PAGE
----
The Oldest College Newspaper in Pennsylvania

The Lafayette

The Oldest College Newspaper in Pennsylvania

The Lafayette

The Oldest College Newspaper in Pennsylvania

The Lafayette

Survived sexual assault, silenced by campus culture

Samantha Arnold ’18 speaking to a packed Lower Farinon about her attack. (Courtesy of Cristina Usino).

Lafayette is the kind of college where everybody knows your name, but small-town charm has its downfalls. Survivors of sexual assault said fear of judgment from this close-knit community has kept them from speaking out about the crimes against them.

Of three women who talked to The Lafayette about their assaults, only one allowed her name to be used. Only one filed an internal conduct complaint against her attacker. None filed criminal charges.

“I think the backlash I…still fear more than anything in the world isn’t from the administration. It’s from the student body,” said Samantha Arnold ’18, who was assaulted at a party her sophomore year. She added that she found a similar fear in other survivors she talked to.

“Often times, the people attacking are very prominent in the community, and they’re very popular,” said Arnold, whose alleged attacker was a fellow student and ex-boyfriend.

The college reports that recent years’ campus climate surveys have stayed consistent with national statistics at around 20-24 percent of women on campus who have been sexually assaulted. It follows that about 250 women currently enrolled at the college have been sexually assaulted. Seven assaults have been reported so far this year.

Two of the women interviewed for this story said they knew their attackers. They were ex-boyfriends and so-called big men on campus. One repeatedly groped and harassed. The other raped and stalked. Only one was punished, by expulsion and not criminal charges, and all three women said they suffered mental health struggles for months and even years after the incidents.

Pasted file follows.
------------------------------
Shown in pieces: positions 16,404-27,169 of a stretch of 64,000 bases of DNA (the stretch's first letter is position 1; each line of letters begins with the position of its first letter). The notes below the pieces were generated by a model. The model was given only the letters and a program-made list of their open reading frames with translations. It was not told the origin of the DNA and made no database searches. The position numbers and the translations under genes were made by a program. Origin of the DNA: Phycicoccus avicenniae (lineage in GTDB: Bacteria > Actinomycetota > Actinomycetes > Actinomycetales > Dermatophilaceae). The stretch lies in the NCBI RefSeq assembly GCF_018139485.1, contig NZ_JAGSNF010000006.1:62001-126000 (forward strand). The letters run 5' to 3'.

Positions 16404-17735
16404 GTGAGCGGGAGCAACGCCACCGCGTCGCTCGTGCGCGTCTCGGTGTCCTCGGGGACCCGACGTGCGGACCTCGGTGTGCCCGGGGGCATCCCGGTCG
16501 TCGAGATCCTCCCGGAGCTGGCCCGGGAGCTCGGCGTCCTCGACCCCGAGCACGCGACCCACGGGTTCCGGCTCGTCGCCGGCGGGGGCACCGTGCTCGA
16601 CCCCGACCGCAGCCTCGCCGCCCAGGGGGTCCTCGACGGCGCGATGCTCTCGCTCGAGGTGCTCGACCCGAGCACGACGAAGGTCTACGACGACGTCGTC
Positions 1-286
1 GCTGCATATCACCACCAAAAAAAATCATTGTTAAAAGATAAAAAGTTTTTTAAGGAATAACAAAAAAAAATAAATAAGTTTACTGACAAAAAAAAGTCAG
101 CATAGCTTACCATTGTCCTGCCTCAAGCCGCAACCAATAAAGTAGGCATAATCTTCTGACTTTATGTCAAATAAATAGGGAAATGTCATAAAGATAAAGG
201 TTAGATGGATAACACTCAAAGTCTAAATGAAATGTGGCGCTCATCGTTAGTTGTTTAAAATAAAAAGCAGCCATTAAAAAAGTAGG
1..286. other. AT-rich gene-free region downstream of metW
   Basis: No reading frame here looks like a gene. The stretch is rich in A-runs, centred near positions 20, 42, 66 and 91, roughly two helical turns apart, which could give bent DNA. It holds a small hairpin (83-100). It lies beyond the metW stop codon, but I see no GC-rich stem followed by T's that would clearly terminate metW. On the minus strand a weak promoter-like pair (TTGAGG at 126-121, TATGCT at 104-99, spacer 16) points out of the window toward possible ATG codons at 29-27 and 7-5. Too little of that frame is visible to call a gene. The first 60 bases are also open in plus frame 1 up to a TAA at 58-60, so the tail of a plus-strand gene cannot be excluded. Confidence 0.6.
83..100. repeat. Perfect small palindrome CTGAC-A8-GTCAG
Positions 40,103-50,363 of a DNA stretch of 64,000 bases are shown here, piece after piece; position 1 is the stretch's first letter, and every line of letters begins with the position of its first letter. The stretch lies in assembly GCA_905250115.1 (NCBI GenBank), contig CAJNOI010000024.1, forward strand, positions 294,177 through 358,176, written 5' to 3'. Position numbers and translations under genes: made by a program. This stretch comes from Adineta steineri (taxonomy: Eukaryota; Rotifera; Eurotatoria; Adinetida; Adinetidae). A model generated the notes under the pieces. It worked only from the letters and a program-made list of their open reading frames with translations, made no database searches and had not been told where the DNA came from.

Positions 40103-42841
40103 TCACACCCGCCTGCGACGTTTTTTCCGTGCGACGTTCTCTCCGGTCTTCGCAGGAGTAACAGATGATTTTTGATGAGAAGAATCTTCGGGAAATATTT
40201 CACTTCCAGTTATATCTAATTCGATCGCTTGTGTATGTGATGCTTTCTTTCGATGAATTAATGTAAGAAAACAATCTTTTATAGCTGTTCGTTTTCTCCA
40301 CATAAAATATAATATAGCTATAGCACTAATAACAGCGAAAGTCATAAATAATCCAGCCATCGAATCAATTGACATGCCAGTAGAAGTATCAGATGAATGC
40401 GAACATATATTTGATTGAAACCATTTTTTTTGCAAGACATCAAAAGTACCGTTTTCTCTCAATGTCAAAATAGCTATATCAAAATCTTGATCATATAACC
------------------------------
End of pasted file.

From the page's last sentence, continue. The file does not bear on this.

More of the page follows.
A student survivor of rape, who wished to remain anonymous, said she heard others thought she only claimed she was raped because she “wasn’t satisfied with the sex.” These people did not know she was the victim.

This student added that this reaction shows that “the campus really isn’t educated enough.”

Another student survivor of rape at Lafayette, who also wished to remain anonymous, said that the process of reporting an attacker through the college’s conduct process has improved since she did it three years ago, but student attitudes haven’t made the same gains.

Now a senior, she said she was raped her freshman year by her abusive then-boyfriend, who she alleges subsequently harassed and stalked her. Stress worsened when her then-friends questioned if she could even be raped by someone she was in a relationship with.

“There is definitely a huge stigma [aro­und reporting sexual assault],” she said. “One of my good friends at that point was also friends with him, and she said she didn’t think he meant it and that I should give him another chance. And I was like, ‘Are you fucking kidding me?’”

“I said [to my friends at the time], ‘I’m not asking that you don’t be friends with him. I’m asking that you validate my experience,’” she said. She acknowledged that since the rape occurred so early in her freshman year, the friends she had at that point had only known her for a short time and handled the situation immaturely.